Senator George Voinovich has told people that he did John Bolton a favor by agreeing to a Democratic demand to delay the committee vote on his nomination to be United Nations ambassador a few weeks ago. This is chutzpah, since Voinovich waltzed into the committee unprepared and rolled out after an hour of Democratic table-thumping. His buckling gave the Democrats additional time to dump every possible accusation on Bolton’s head. But Voinovich is right in this sense: With the passage of time, the case against Bolton is looking ever weaker.
During that fateful committee meeting, Sen. Joseph Biden cited a letter from Melody Townsel, who accused Bolton of abusing her in a Moscow hotel room, as if the letter might be the dynamite to blow up Bolton’s nomination. We don’t hear so much about Townsel anymore, since her credibility has been shaken. By her own account, she is “an extremely liberal and vocal Democrat.” In her own interview with the Foreign Relations Committee staff, she qualified her most lurid accusations, saying she “felt” chased by Bolton rather than actually was chased by him in the hotel, as she had alleged previously. A man named Kirby Jones who was supposed to corroborate her tale of Bolton throwing things at her and generally acting like a “madman” provided no corroboration whatsoever in his committee interview. Others involved at the time have said there was no way any such things could have happened in the hotel without their knowing about it. So it is little wonder that Democrats have dropped talk about Bolton’s “abusive” behavior and instead claim that he routinely distorted intelligence.
“This has been a vexing
process and one deeply unfair
to John Bolton.”
This charge, too, is meritless. Bolton in many ways was a model consumer of intelligence as undersecretary of State for arms control. He read everything, but never accepted anything without asking probing questions. Intelligence is not received from on high. It is almost always subject to interpretation, and if Bolton brought (appropriately) hawkish assumptions to his reading of the data, some of the analysts with whom he clashed brought different assumptions. The fact is that even Bolton’s critics agree that the things he said in public were supported by the intelligence. Take his controversial Cuba biological-weapons speech to the Heritage Foundation in 2002. Bolton critic and former State Department bureaucrat Carl Ford used nearly identical language in describing the state of Cuba’s bioweapons program. Former intelligence officials Jamie Miscik and Robert Hutchings have said in interviews with the committee that Bolton’s oft-criticized testimony before the House international-relations committee about Syria and WMDs was cleared by the intelligence community.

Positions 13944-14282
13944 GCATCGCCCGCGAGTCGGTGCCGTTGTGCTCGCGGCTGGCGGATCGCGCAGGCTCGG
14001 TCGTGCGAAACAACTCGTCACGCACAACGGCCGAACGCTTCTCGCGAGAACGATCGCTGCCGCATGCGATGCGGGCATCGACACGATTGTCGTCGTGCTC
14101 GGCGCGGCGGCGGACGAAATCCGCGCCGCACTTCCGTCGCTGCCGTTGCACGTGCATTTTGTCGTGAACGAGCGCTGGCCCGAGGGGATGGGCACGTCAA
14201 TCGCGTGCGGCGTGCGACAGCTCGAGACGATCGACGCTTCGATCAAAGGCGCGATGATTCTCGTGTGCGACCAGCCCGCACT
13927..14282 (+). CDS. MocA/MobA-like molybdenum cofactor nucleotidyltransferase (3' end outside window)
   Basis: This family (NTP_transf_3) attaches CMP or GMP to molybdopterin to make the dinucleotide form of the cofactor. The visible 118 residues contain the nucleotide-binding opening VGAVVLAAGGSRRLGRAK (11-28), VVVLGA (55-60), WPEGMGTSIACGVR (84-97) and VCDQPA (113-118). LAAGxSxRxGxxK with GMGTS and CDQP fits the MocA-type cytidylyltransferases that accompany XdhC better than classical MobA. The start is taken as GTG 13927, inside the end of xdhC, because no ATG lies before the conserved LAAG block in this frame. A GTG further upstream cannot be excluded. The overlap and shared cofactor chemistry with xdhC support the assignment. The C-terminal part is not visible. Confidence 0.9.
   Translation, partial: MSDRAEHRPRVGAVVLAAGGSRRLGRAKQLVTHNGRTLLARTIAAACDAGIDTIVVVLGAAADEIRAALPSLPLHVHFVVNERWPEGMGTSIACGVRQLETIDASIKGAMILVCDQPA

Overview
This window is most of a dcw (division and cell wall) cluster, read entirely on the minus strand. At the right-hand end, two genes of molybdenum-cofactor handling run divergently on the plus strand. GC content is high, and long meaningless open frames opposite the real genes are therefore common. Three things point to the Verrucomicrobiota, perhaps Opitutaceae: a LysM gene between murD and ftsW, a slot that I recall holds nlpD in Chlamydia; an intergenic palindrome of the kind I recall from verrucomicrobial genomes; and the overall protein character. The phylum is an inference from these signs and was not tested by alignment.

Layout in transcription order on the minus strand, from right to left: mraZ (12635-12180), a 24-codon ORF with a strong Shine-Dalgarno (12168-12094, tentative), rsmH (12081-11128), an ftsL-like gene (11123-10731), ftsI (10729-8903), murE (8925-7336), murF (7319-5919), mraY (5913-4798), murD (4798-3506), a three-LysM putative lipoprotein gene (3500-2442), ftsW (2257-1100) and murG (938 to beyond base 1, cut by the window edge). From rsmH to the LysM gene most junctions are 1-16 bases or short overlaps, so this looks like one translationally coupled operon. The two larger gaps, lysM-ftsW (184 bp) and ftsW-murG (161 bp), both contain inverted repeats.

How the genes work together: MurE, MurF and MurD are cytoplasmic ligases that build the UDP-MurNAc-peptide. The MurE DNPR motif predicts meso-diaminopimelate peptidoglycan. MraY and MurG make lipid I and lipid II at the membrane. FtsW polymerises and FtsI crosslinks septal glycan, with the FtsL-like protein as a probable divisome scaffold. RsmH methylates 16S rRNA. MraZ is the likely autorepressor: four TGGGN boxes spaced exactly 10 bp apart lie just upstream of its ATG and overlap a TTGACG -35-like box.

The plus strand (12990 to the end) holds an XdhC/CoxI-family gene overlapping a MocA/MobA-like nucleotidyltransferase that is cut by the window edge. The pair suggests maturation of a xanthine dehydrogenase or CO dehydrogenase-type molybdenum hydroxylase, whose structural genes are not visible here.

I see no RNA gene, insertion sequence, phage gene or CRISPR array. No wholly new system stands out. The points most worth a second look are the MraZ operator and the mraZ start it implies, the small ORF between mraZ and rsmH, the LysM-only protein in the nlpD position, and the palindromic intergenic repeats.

The charge that Bolton sought to have people who disagreed with him fired has similarly fizzled. The most-discussed instance involves an analyst named Christian Westerman, who engaged in subterfuge while trying to undermine Bolton’s Cuba speech, but wasn’t fired or even reassigned as a result. Bolton had these sort of clashes because he was the State Department’s foremost Bush loyalist, working in a hostile bureaucratic environment. Lawrence Wilkerson, who was Colin Powell’s chief of staff at State, has said that invariably when other department officials came to see him about a problem, it had to do with Bolton. Good. We wouldn’t have expected anything different, and if there had been more Boltons at the State Department, perhaps it wouldn’t have been the sullenly unhelpful institution it was for much of President Bush’s first term.
Once all the nonsense is stripped away we are left with this: Democrats oppose Bolton because he loyally served President Bush in his current job and will continue to do so at the U.N., unapologetically seeking to reform the world body and, to the extent possible, push it into serving U.S. interests. We can’t believe that the Senate Foreign Relations Committee’s Republican weak sisters–Voinovich, Lincoln Chafee, and Chuck Hagel–will, at the end of the day, say that Bush cannot have the nominee he wants at the U.N., especially one whose manner (blunt) the president has compared to his own. This has been a vexing process and one deeply unfair to John Bolton. The sooner he is confirmed, the sooner he can begin to make some good of it at Turtle Bay.